Concrete is a material favoured by architects, engineers, and builders due to its high structural strength and its ability to take almost any form.
However, in order to shape concrete structures, heavy-duty, standardized formwork is usually employed to support the fresh concrete while curing. To expand geometrical freedom, 3D printed concrete formwork has emerged as a field of research.
This research presents a novel fabrication process which combines large-scale robotic fused deposition modelling (FDM) 3D printing with the casting of a fast-hardening, set-on-demand concrete.
This fabrication process, known as ‘Eggshell’, enables the production of non-standard concrete structures in a material-efficient process. By casting fast-hardening concrete in a continuous process, lateral pressure exerted by the fresh concrete is kept to a minimum.
In this way, a 1.5 mm thin thermoplastic shell can be used as formwork without any additional support. This fabrication method has been used to produce a full-scale, structural concrete column as part of the Future Tree pavilion in Esslingen, Switzerland in 2019.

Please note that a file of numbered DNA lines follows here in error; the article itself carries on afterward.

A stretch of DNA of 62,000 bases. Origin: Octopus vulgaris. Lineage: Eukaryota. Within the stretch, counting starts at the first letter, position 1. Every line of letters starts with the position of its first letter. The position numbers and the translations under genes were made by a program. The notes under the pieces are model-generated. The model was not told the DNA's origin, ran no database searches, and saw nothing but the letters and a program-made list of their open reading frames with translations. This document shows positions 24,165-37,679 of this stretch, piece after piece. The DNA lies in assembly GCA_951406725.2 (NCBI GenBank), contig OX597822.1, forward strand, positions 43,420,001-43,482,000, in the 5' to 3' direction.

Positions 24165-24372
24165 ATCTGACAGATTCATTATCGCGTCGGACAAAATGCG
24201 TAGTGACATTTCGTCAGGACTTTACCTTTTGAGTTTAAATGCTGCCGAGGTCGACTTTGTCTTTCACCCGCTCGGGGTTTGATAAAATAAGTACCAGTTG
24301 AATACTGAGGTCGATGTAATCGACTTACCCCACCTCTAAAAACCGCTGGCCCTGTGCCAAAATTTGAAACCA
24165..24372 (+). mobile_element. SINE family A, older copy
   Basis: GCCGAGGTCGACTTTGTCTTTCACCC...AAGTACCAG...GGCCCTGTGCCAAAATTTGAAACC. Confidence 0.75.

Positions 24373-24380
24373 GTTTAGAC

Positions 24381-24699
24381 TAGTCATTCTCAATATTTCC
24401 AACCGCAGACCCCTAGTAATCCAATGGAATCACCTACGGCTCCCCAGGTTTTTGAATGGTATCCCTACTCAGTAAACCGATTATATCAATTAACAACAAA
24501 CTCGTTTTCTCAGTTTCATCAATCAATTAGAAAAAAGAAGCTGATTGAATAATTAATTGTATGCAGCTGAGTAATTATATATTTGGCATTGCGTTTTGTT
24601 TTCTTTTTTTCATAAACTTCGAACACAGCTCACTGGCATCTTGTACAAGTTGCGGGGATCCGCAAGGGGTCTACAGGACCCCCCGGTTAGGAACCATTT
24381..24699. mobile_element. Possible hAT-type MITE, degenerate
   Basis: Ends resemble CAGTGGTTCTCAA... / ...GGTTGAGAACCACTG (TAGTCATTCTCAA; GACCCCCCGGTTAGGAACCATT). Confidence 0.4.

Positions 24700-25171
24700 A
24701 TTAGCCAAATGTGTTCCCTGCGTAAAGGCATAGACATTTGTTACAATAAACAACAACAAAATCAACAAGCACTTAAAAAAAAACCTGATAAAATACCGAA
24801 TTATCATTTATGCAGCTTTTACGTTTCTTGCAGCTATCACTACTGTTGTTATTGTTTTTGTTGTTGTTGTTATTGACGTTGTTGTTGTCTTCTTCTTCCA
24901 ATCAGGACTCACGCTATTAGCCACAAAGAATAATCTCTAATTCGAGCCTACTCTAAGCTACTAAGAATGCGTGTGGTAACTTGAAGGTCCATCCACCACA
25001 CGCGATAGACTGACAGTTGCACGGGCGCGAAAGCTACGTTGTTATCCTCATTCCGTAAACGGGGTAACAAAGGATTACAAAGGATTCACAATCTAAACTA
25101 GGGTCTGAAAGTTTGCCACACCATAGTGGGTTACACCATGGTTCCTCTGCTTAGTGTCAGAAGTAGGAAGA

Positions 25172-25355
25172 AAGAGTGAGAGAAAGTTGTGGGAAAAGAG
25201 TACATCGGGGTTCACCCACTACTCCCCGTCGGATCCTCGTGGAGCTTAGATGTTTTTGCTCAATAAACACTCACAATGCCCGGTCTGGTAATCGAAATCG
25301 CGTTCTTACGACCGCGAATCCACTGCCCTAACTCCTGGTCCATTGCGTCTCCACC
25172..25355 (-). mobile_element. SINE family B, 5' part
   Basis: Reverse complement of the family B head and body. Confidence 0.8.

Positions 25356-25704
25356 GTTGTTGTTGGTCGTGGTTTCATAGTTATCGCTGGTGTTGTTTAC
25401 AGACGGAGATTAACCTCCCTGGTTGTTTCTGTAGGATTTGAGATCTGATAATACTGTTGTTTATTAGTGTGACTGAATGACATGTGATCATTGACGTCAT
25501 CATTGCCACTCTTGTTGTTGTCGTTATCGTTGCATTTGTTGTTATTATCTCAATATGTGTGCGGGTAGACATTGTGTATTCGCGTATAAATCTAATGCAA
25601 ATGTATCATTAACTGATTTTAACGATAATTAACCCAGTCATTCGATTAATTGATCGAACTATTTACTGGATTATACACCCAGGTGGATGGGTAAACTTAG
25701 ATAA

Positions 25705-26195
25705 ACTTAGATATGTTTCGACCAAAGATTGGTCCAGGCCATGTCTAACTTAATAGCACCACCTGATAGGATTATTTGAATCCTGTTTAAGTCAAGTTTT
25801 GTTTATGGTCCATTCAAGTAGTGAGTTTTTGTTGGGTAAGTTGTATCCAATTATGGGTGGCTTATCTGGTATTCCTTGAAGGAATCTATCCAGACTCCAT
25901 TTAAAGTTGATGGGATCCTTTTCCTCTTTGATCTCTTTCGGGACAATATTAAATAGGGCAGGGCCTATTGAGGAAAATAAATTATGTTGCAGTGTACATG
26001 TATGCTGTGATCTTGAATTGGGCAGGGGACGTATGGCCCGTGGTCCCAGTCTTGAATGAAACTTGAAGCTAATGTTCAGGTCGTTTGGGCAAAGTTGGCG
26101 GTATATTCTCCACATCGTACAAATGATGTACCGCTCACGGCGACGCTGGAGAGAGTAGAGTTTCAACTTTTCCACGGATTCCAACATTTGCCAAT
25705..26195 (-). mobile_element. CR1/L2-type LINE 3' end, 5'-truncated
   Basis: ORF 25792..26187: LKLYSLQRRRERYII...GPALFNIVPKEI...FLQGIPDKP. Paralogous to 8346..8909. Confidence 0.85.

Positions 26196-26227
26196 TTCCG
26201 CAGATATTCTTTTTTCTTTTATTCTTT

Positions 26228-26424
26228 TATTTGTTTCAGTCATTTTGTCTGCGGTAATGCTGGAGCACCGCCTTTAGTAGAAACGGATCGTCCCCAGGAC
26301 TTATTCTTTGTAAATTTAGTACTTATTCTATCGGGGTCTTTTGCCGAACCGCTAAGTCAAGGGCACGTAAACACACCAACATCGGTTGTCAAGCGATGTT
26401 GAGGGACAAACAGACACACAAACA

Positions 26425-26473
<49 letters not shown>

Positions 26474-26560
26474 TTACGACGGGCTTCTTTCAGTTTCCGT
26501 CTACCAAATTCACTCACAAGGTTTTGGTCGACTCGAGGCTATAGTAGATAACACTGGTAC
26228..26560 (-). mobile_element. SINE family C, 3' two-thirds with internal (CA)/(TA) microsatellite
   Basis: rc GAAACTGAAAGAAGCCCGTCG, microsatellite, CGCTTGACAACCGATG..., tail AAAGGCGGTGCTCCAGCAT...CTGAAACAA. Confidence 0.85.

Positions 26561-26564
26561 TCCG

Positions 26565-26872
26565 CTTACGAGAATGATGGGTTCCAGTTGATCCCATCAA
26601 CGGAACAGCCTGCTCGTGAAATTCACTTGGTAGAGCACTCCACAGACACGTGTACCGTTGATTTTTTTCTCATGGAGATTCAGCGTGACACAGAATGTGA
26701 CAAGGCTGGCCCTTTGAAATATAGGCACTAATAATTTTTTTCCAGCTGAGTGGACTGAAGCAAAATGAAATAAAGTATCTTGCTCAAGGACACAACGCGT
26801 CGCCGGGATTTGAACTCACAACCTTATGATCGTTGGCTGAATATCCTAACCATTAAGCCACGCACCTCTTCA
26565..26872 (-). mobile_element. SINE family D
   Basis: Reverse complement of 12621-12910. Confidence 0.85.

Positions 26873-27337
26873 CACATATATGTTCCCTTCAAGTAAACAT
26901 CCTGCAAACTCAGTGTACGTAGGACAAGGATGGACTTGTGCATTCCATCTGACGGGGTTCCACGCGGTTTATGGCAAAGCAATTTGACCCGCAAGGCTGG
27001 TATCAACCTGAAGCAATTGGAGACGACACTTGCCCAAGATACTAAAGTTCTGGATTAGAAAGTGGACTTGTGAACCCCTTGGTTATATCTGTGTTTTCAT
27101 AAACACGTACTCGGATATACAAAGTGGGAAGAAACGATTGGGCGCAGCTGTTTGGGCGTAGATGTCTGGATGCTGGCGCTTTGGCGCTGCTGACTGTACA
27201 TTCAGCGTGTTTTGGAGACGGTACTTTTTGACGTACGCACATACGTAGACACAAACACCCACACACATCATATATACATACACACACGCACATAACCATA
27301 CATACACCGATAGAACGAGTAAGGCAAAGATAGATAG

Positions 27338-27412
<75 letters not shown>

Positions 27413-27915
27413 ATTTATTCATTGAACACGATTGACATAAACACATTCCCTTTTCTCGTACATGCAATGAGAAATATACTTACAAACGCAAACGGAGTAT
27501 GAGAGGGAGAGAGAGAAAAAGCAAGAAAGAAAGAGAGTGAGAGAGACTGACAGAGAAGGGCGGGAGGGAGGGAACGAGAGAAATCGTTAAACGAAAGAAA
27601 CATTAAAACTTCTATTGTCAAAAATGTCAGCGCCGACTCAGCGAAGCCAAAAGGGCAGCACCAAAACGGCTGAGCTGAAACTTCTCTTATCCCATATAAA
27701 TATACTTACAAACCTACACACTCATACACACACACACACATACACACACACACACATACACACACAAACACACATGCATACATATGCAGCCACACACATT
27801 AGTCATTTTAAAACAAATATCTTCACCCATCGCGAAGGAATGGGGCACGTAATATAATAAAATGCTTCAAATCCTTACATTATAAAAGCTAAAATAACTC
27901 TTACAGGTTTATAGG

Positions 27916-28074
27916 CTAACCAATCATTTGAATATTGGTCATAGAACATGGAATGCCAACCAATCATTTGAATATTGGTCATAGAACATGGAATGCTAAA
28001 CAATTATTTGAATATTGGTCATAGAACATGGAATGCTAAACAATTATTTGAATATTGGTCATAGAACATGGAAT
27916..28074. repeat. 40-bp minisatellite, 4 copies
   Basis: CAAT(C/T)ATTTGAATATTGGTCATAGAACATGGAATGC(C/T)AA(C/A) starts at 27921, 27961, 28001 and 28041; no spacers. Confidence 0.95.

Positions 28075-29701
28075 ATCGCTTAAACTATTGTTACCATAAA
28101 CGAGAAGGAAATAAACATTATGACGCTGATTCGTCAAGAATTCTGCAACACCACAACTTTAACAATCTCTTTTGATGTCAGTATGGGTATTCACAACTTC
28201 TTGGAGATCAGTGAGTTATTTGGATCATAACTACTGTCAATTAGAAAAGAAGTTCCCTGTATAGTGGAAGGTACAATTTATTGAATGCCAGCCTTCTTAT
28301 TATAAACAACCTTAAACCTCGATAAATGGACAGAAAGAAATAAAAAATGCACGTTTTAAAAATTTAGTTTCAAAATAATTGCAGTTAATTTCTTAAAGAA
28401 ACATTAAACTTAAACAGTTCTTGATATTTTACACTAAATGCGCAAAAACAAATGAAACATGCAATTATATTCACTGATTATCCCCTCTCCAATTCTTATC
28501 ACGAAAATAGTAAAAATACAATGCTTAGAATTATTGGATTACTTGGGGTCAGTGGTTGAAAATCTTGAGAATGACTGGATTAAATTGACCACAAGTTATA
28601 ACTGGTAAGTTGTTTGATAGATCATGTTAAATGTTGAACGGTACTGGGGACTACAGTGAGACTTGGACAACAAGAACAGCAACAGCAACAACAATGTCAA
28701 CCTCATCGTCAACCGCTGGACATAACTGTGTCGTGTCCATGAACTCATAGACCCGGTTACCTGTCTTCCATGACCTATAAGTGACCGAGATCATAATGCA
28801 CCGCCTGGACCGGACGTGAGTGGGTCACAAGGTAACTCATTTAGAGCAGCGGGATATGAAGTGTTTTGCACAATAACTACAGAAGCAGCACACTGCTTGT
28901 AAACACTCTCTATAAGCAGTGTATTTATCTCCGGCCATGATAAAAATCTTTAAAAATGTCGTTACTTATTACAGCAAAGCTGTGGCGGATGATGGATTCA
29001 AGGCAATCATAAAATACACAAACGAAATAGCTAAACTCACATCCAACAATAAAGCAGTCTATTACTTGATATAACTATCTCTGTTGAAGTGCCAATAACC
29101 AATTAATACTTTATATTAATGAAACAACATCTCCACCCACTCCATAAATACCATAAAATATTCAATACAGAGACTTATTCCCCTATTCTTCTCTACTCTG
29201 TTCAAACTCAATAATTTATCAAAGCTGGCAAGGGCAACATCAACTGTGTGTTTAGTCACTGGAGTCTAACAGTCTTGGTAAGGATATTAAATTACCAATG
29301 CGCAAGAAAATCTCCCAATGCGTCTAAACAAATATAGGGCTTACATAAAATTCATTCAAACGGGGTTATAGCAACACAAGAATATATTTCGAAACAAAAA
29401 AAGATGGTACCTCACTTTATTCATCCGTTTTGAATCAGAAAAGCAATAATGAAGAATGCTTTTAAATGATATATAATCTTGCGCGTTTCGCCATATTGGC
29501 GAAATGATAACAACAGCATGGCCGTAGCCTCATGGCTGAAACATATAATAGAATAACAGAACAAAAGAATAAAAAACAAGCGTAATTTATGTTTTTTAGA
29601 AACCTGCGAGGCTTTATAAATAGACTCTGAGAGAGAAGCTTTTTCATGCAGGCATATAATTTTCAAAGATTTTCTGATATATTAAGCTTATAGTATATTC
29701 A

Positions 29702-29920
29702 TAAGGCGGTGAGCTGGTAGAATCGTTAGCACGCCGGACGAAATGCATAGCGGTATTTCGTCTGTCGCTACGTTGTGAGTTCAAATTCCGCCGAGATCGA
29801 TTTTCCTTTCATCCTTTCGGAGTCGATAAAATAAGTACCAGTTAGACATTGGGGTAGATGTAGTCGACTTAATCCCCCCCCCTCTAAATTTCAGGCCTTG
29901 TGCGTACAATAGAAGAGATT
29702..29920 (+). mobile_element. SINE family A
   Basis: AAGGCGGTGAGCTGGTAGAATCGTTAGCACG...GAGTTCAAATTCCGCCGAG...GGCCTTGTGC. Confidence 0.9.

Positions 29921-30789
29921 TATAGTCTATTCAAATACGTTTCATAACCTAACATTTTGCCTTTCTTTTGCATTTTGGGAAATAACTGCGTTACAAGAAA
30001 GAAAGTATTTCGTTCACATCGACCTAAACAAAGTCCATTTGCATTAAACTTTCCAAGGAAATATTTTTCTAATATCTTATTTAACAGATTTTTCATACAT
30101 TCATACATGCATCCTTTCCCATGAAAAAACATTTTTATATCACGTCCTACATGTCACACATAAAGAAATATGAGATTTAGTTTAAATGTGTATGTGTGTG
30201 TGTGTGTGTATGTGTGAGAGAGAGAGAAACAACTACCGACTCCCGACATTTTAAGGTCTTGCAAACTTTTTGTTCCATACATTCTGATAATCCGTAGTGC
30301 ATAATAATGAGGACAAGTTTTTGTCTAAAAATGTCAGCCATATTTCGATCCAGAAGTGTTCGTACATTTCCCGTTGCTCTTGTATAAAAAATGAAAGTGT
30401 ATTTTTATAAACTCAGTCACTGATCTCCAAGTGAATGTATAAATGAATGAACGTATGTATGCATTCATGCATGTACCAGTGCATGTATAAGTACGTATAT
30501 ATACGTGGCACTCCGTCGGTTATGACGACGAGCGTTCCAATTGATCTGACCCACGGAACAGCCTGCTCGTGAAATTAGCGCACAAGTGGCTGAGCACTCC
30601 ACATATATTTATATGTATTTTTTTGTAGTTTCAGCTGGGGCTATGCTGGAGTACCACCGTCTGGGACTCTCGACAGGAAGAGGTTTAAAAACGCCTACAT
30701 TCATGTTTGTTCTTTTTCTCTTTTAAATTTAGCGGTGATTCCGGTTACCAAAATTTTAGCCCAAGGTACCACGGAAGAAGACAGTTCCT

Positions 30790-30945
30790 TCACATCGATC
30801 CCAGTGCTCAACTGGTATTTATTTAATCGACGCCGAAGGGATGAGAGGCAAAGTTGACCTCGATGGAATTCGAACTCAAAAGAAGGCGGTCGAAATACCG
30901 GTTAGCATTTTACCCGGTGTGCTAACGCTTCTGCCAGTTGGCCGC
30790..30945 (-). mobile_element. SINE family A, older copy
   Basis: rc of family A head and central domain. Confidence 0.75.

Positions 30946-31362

More recently, the “Eggshell Pavilion”, a full-scale concrete structure consisting of multiple elements fabricated using 3D printed formwork, was completed at the Vitra Design Museum. The pavilion showcases the potential of 3D printed formwork for architecture and construction, paving the way toward mass customization and structural optimization within concrete architecture.
Joris Burger has studied Architecture in the Netherlands, Sweden and Japan after which he completed his Master of Science in Building Technology (with distinction) at the Delft University of Technology. He has gained professional experience working for the design, engineering and manufacturing company Octatube in Delft, the Netherlands.
Currently, he is a PhD researcher at the chair of Architecture and Digital Fabrication at ETH Zurich, Switzerland, where he investigates the design and fabrication of concrete structures produced using robotically 3D printed formwork. The research has been exhibited at the Vitra Design Museum and Zürich Design Museum and has received the Award for Structural Artistry from the Institution of Structural Engineers in 2021.
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